Tag: Cirque du Soleil
Cirque’s ‘Dralion’ a visual feast but lacks thematic arch
|Cirque du Soleil presents|
|Guided by Guy Laliberté and Gilles Ste-Croix
Directed by Guy Caron
Music composed by Violaine Corradi
at Sears Centre, Hoffman Estates (map)
through Jan 30 | tickets: $33-$100 | more info
Reviewed by Barry Eitel
Now the definition of circus in the 21st-century, Cirque du Soleil has brought millions of smiles and awe-struck looks to millions of faces. For a few nights, their 11-year-old tour of Dralion shacks up at the Sears Centre in Hoffman Estates before embarking on the rest of the continent. Its name coming from a mash-up of “dragon” and “lion,” this classic in the Cirque lineup touts a combination of Western and Eastern cultures. The acts are pulled from across the globe, with clowns from South America, dancers from Africa, and acrobats from the Far East. It’s a fascinating, eye-catching medley of cross-cultural pollination, and there is a lot of magic at work.
For a group known for their conceptual wizardry and honest performances, however, Dralion comes across shallow. The concession stand is open the entire show. If you leave for a hot dog at any point, sure, you might miss some stunning performances, but you wouldn’t be totally lost upon reentry (did I mention that there’s free refills on popcorn and pop?!?) Dralion would be better if it forced the audience to follow, instead of being a take-what-you-want of visual delights.
Director Guy Caron claims the show is inspired by Eastern philosophies, especially a sense of connection with nature. To be honest, I didn’t see any driving philosophy working behind-the-scenes. The four elements fire, water, earth, and wind are personified, but there isn’t any sense of journey or character ever.
It’s a shame, because Dralion contains some haunting moments. Amanda Orozco and Lorant Markocsany perform a beautiful and heart-wrenching aerial pas de deux on rich, blue silks in the second act. The ballet-like grace of the two puts one in a trance. Directly following, a large group of performers float around in a high-flying dance. Shrouded in shadow, the stage looks like a home to ghosts. Both moments take your breath away, leaving you hanging on every muscle movement.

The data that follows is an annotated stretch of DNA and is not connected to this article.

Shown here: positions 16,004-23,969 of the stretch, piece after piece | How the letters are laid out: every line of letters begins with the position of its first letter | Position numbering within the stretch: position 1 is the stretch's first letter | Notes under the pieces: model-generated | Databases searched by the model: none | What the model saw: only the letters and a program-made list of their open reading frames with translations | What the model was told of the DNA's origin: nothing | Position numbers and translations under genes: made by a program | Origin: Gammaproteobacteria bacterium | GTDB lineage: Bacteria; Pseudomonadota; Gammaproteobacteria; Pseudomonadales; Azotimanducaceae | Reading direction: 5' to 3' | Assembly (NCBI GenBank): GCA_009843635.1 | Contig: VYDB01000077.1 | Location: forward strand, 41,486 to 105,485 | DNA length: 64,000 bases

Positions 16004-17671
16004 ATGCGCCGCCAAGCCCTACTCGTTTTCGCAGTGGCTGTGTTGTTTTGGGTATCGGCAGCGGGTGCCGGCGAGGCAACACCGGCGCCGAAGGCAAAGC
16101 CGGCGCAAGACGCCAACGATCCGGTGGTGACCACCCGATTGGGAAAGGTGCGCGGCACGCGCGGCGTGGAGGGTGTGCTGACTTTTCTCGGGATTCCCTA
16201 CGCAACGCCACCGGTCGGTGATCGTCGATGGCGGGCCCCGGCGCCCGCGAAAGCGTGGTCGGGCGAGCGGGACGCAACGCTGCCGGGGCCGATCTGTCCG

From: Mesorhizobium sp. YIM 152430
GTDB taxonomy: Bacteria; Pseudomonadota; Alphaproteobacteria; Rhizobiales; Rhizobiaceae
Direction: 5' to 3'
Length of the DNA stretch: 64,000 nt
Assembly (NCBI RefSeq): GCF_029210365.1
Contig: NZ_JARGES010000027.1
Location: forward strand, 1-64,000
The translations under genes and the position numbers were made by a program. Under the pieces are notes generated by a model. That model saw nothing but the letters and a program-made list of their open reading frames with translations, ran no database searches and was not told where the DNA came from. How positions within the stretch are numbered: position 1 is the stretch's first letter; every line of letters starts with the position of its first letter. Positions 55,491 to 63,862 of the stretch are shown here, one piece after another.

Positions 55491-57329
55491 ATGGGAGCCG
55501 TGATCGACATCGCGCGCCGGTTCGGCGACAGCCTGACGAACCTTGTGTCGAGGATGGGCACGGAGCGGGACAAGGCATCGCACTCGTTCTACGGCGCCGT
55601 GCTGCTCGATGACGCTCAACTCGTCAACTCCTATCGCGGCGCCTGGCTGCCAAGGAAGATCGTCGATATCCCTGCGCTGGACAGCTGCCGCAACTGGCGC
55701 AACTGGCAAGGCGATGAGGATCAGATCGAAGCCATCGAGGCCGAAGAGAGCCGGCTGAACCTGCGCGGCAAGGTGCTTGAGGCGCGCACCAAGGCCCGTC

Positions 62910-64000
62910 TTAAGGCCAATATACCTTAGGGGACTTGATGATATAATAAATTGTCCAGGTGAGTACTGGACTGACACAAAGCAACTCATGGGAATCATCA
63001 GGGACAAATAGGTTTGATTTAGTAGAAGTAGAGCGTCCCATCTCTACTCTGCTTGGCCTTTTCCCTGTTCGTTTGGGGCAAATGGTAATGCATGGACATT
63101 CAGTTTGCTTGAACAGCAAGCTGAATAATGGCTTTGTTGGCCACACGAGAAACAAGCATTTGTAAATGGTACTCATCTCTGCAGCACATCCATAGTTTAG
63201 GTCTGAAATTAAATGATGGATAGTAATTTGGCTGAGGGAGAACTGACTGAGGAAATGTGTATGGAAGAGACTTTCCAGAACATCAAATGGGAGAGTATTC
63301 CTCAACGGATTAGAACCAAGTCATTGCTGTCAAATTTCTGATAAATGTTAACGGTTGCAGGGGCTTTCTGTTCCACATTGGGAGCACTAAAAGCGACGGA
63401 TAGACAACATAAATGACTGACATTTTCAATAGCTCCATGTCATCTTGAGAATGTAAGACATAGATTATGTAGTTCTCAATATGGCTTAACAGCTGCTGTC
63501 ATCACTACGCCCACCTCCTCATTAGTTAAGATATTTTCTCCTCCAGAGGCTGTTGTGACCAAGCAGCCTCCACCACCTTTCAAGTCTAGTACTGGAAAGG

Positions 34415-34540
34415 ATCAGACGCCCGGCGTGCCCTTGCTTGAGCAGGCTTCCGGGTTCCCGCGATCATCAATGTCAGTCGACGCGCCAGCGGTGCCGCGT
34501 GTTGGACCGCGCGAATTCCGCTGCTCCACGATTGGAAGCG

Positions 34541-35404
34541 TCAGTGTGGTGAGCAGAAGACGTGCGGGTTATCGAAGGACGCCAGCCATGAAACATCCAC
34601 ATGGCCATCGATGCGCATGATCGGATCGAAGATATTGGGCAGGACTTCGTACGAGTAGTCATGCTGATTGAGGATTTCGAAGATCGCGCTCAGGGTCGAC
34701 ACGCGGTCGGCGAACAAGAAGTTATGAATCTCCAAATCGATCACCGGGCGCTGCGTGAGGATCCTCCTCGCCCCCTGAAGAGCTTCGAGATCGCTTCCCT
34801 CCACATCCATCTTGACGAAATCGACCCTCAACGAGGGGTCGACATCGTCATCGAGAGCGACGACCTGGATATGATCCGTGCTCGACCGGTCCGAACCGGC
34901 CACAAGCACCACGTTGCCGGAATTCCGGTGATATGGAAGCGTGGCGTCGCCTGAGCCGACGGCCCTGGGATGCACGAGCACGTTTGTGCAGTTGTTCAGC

Other times are less exciting. Three multi-lingual clowns speckle the show with a few skits here and there. Juan Carlos Bratoz, Michael Edward Hughes, and Christopher Neiman’s brand of comedy is very broad and feels forced at times, especially a bit with a fake hairpiece. The comic breaks seem like interruption.
Many of the show’s light-hearted moments really shine, too – like the chaotic hoop diving or the double-dutch insanity of the final act (see video above). Another astounding part is the bouncy antics of the trampoline jumpers, who literally bounce off the walls.
The ever-pounding orchestra, led by Stephen Poulin, gives the performers all the aural inspiration they need. The score focuses heavily on Eastern rhythms and massive amounts of percussion, but also pulls from classic rock and new age stylings. Agnes Sohier and Cristian Zabala lend their gorgeous voices and foreign tongues. For Cirque, the music score is almost as important as the visuals. The attention to music direction and choreography ensure a dazzling, multi-sensory experience.
Nowadays, Cirque seems most concerned with tacking their shows onto the legends of superstar musicians, with Viva Elvis playing in Vegas and a Michael Jackson-inspired extravaganza in the works. Considering this trajectory, it’s nice to see one of the original innovative shows that propelled Cirque into the common conscience. There’s a zippy, wait-till-ya-see-this energy to the piece.